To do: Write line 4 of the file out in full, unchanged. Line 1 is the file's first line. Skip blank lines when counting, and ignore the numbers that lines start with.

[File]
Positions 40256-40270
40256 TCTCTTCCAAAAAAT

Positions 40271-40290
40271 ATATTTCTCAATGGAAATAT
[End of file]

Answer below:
40271 ATATTTCTCAATGGAAATAT